io6 MEMORIES OF MY LIFE
back, and hired a camel, which was not a usual conveyance, to take me from Jaffa to Jerusalem. The exaltation I felt at the first sight of the walls was far too high to last long. It was broken in the night by the miaulings of cats, the flat roofs of the houses forming an almost unlimited playground for those tinscriptural and half-diabolical creatures.
I those days the course o(` thej )rims 1)"Id been untravelled, as I was assured, since the memory of man, and the Dead Sea had never been navigated, with one solitary and most painful exception a year or two previously. Captain Costigan, whose accomplished married sister, Mrs. Bradshaw, I counted among my Leamington friends, had transported a boat to the Dead Sea. His man, or men, played him false, emptying the water keg in order that they might sooner get at the wine. He started with, I think, only a single man, the wind was unfavourable to return, he had to toil at the oar under the blazing sun, caught sunstroke and died.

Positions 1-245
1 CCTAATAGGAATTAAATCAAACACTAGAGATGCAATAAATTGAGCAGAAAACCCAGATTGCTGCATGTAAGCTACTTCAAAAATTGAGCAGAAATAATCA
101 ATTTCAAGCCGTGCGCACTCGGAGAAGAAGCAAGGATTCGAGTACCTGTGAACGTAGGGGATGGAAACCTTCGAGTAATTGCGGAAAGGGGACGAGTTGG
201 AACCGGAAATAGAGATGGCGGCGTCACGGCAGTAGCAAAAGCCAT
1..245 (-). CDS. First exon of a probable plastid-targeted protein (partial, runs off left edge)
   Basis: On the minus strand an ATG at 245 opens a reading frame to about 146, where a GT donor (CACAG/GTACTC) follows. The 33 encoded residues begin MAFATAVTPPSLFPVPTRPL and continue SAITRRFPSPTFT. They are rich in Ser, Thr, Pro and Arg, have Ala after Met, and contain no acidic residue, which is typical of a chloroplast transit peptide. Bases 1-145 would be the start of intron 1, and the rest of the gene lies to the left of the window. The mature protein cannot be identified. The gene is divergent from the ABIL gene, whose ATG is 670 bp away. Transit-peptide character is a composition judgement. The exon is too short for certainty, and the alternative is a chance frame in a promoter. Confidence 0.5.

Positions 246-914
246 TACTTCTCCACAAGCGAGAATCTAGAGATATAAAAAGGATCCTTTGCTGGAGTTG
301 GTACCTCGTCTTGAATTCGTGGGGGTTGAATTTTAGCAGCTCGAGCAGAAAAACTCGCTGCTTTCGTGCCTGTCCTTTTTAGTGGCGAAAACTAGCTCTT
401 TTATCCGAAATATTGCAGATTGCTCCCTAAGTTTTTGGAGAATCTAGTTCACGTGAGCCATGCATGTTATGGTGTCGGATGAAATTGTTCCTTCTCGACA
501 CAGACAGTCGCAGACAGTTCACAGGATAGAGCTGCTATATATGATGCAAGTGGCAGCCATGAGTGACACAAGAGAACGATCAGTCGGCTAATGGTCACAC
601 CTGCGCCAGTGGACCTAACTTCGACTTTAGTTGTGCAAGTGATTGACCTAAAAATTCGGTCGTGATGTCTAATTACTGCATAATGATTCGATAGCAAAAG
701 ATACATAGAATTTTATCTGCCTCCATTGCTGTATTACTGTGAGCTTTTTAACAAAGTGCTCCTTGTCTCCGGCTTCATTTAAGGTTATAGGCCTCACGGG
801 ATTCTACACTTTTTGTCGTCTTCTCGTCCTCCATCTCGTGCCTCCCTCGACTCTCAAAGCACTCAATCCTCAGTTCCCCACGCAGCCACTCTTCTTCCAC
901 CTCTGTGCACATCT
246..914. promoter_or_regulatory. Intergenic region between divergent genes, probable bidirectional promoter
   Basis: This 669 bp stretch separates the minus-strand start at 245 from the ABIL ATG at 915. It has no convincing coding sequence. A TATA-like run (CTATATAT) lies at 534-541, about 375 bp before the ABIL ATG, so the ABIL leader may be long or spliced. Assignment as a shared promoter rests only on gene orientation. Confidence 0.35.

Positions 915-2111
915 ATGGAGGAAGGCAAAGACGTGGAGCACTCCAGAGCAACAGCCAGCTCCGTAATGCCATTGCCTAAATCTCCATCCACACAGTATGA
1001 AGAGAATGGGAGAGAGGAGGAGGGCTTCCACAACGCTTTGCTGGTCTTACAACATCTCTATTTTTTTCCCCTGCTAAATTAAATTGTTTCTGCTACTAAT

The peace among the tribes who occupied the valley of the Jordan, which had been favourable to him, still continued, and I determined on an expedition down it, having then temporarily thrown off the ague. It seemed possible that the Jordan might be descended on a small raft of inflated water skins, or " kelligs," so I procured half a dozen of them, with the necessary lashings and other gear, and started with a few horsemen for Tiberias. I put the raft together just below the small bridge through which the Jordan runs out of the lake, and my escort travelled by the side of the river to render assistance when needed, and to form camp from time to time. I t was rather a hare-brained